John Romero’s DOOM has seen its fair share of controversy since its original release in the 90s. The game, alongside the likes of Mortal Kombat, is often cited in the context of video game violence. In fact, Germany imposed a ban on the game, which was lifted after 17 years in 2011. Romero addressed claims of video games contributing to violence at the GameON Ventures conference this past week, arguing that violence goes beyond this medium of entertainment.
I believe games are cultural and the violence that we see in the world goes beyond games. Plenty of countries play games. Canada, Germany, Japan, England, Ireland… They’re all hardcore consumers of games, yet we don’t see similar outbreaks of violence in these countries. It’s not the game, it’s the gun. It’s not the computer, it’s the culture. It’s not the player.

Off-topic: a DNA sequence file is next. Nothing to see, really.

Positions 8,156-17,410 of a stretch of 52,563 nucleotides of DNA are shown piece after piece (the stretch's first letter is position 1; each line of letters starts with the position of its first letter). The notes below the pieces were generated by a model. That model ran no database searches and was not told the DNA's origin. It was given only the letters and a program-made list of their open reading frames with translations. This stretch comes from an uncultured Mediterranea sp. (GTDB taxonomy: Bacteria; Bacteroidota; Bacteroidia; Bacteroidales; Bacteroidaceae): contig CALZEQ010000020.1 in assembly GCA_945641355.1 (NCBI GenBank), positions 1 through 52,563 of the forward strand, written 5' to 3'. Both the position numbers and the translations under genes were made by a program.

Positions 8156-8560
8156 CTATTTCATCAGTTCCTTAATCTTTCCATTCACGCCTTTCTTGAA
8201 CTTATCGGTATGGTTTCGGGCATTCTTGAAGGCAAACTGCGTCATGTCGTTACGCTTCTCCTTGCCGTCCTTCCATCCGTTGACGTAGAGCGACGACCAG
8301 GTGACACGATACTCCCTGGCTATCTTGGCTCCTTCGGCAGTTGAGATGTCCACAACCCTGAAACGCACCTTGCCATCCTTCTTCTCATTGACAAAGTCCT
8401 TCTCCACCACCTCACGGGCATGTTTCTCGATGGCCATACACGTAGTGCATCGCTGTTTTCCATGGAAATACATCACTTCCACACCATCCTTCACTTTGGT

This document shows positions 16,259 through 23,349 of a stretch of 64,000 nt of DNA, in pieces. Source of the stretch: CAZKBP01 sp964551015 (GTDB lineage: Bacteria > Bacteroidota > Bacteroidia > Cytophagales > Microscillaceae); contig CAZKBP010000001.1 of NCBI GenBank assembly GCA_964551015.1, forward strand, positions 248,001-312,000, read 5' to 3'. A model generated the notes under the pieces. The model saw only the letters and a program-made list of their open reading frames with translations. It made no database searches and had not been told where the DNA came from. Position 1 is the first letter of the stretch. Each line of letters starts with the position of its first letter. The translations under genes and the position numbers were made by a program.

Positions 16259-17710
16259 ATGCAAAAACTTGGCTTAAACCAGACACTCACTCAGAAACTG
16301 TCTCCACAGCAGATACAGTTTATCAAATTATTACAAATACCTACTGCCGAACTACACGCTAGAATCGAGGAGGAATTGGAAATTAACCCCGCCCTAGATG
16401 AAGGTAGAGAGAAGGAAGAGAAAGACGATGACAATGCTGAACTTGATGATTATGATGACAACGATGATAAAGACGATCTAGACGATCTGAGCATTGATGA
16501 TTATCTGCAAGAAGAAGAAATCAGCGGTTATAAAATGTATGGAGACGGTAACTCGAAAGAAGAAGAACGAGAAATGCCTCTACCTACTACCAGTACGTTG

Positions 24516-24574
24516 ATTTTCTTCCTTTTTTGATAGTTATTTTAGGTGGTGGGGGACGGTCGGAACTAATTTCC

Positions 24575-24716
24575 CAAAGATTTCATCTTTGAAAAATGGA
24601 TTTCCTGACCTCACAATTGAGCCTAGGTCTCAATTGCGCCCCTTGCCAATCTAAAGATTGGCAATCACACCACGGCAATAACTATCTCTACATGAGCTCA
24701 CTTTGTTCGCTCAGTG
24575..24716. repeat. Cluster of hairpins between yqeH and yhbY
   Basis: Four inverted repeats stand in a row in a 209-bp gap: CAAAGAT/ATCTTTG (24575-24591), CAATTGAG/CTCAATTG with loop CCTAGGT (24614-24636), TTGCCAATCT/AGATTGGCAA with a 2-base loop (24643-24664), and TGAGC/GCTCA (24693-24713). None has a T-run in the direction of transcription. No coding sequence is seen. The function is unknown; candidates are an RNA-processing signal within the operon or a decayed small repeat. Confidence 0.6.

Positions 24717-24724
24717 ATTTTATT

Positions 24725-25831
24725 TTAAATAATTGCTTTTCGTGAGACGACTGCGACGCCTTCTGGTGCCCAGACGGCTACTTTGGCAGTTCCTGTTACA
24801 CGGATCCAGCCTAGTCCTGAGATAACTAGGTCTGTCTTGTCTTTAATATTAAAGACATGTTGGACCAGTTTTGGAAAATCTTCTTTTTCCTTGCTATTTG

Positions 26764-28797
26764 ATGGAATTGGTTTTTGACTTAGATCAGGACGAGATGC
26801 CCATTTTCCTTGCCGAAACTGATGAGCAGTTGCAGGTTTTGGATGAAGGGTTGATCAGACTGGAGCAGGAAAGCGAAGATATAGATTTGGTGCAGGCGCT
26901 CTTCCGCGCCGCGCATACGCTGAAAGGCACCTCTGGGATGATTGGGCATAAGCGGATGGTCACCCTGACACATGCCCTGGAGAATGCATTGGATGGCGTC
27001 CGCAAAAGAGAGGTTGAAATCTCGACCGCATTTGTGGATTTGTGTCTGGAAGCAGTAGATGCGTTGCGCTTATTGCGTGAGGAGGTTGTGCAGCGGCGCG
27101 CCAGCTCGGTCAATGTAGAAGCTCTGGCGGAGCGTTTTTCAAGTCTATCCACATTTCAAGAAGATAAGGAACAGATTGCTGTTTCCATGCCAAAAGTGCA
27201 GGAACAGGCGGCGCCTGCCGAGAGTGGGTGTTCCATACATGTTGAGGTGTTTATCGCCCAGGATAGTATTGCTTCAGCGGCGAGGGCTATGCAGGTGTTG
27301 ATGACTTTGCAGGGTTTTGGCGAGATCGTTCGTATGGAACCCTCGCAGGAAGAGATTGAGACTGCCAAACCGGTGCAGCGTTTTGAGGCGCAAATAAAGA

Interestingly, Romero brought up the debate of what exactly constitutes a game, stating that each generation has the tendency to dismiss newer definitions of the word whenever the industry pushes its boundaries.
Computer games weren’t games according to people who played board games back in the ’70s. While console games were not games according to computer game players in the ’80s… As we expand the boundary of games, people question whether it’s a game at all. Is Gone Home a game? Is Life is Strange a game? Is Her Story a game? Yes, I think they are. When we push the boundaries of games, when we experiment with the medium to see what it can do, there are always those who will question if the new work at the end is still within the boundary, when in fact it has just pushed it.
What do our readers think of Romero’s views?
[Source: Games Industry]